The Charm Bracelet by Viola Shipman (Thomas Dunne 2016) $26; 298 pp.
For every milestone day that Lolly Lindsay had, she received a special gift. Her mother started the tradition by giving Lolly a charm for her bracelet one birthday; that charm, like each to come, signified a dream or a wish, and was accompanied by a special poem meant to remind Lolly that she was loved.
Over the years, the bracelet became heavy with metal and memories — the summer before her mother died, the boy she grew up to marry, the best friend she cherished — and when she had a daughter, Lolly started the tradition with her own little girl.
Always a pleaser, Arden was exasperated with her mother. Even as a child, she was embarrassed by Lolly’s free-spiritedness, her sense of style, and by Lolly’s idea of what was fun. As soon as she could, Arden moved away from her mother’s Michigan home to live a button-down Chicago life that was comforting to her. But now, in the twilight of Lolly’s life, Arden felt guilty for not spending more time with her mother – or her daughter.
Graduating with a degree is an accomplishment, but Lauren wished she could tell her mother the truth: she really wanted an art degree, not a business one. Lauren knew that her mother worried about money; Arden, come to think, worried about a lot of things, which was maybe why Lauren was closer to her grandmother. She and Lolly were like two peas in a pod. Like two charms on a bracelet … one of which was quietly losing its luster.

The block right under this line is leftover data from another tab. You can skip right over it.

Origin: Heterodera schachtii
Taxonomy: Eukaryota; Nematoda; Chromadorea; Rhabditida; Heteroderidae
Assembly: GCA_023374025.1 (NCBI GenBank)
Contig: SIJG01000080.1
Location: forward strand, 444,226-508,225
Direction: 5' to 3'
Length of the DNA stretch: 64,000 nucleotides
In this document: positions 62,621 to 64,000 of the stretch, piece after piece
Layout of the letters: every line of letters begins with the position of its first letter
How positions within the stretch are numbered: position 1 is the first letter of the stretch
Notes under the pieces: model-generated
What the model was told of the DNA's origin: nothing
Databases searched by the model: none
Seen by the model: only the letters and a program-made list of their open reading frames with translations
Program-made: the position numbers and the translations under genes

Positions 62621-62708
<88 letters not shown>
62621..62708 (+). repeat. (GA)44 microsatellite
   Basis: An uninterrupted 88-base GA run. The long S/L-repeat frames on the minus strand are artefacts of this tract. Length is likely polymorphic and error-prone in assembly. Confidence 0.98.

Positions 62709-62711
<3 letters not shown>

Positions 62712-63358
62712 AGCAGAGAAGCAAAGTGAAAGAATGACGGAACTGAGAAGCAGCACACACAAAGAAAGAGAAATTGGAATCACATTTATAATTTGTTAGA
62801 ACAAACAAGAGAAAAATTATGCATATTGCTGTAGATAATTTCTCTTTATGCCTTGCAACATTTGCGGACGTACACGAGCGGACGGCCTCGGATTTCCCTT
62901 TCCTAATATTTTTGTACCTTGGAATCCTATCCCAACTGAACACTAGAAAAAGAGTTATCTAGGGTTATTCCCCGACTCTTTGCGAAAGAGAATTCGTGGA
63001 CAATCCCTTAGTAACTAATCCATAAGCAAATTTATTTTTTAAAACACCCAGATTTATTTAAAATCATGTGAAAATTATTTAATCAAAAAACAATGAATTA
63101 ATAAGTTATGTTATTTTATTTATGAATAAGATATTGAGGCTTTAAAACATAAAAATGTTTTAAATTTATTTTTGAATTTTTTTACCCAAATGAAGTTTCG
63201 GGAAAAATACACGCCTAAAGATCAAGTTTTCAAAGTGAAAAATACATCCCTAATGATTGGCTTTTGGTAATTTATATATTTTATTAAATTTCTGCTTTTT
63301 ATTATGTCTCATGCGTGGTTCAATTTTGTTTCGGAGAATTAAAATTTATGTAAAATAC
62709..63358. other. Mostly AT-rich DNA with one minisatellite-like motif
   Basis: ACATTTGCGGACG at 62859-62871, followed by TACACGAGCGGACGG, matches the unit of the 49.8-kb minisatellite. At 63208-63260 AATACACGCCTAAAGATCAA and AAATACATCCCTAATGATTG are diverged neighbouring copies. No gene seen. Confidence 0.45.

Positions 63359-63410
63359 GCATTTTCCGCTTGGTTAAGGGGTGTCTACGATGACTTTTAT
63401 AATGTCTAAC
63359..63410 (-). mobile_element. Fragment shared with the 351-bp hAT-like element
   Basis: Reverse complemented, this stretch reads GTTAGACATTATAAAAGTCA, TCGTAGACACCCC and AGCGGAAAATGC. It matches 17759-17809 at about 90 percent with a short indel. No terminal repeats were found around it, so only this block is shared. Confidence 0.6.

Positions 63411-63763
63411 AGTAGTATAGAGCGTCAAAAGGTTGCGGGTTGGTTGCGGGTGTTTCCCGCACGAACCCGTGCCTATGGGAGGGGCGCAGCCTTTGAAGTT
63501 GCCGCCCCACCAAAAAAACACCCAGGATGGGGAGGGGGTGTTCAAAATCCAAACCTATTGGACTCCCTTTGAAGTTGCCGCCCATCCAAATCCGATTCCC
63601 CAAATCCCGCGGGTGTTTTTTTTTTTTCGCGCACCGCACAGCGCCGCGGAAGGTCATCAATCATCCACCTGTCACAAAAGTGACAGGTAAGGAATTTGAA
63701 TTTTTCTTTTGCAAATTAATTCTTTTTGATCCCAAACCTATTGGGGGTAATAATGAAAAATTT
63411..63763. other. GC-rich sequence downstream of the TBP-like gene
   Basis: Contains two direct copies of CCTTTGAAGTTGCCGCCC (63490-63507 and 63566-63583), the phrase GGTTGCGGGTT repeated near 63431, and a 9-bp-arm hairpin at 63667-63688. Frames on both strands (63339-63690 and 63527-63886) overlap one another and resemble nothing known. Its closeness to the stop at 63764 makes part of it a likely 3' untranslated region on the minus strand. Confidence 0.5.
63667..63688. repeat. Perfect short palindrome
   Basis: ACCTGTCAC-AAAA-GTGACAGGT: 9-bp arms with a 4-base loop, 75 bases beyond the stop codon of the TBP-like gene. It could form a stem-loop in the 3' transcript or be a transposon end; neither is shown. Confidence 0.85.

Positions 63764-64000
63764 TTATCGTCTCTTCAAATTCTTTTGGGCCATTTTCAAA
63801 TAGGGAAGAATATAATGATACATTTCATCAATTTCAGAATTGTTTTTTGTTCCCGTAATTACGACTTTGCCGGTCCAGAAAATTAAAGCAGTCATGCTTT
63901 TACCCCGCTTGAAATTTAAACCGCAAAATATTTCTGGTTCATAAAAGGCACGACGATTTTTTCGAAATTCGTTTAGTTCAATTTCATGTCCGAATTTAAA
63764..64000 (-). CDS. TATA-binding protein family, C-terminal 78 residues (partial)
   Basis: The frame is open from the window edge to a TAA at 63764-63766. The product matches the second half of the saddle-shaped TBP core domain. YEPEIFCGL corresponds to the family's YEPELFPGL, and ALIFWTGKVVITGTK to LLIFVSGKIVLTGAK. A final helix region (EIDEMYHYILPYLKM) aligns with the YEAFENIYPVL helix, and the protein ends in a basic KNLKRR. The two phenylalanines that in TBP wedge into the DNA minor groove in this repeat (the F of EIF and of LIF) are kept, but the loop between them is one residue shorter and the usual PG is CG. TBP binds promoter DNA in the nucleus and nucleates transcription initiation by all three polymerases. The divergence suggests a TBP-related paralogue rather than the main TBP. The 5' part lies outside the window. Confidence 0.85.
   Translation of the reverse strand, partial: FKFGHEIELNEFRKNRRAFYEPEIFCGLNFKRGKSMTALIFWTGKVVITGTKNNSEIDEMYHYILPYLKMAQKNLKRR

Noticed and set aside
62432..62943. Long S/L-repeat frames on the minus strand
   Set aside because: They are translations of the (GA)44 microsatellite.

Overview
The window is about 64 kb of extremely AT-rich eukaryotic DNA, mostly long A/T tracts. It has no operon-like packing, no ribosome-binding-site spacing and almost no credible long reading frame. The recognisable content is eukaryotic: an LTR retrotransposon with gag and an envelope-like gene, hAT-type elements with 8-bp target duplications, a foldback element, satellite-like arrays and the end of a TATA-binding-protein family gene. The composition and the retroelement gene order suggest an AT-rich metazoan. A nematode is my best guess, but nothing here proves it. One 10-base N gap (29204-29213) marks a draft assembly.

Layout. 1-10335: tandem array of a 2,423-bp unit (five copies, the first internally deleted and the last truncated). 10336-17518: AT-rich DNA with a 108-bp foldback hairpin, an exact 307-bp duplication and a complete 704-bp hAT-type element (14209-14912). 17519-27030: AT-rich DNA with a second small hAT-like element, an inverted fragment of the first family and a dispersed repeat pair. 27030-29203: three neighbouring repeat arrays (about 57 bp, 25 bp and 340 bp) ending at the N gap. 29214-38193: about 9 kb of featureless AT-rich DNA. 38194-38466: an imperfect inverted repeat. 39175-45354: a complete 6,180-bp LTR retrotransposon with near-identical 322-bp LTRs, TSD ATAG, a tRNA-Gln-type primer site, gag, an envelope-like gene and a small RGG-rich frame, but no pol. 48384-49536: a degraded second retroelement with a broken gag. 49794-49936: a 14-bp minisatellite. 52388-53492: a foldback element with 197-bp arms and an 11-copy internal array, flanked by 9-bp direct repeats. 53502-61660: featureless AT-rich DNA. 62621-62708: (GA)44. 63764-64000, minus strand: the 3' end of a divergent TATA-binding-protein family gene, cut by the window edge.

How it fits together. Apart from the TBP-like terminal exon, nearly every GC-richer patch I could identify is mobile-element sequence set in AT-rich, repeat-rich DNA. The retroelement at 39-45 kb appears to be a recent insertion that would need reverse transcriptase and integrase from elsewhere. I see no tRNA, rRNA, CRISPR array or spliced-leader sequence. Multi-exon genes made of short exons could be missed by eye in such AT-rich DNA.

There’s a basically good premise to the story inside The Charm Bracelet. Sadly, that story begs — pleads — for help. Reading this book is rough: names are employed to a frequency that’s distracting and pronouns are at a premium. The female characters “jump up and down” a lot and it seems as though somebody’s crying more than they’re not; as for the male characters, one’s a stereotypical Mean Dad, one is predictably hunky (do you see where this is going?) and a simple farmer-type is honest-to-goodness called “Clem.”
I whined a lot while reading this book and I might have ditched it, were it not for the above-mentioned basically good premise. Author Viola Shipman (a pseudonym for gay memoirist Wade Rouse) offers a sweet generational-family, cabin-in-the-woods story told through memories and jewelry, which could’ve been really cute. Alas. …
I think that, if you can overlook the flaws and not-so-charm-ing facets, you might really enjoy this mother-daughter-granddaughter story. If those things bother you, though, The Charm Bracelet is a gem that’s awfully tarnished.
— Terri Schlichenmeyer
This article appeared in the Dallas Voice print edition September 2, 2016.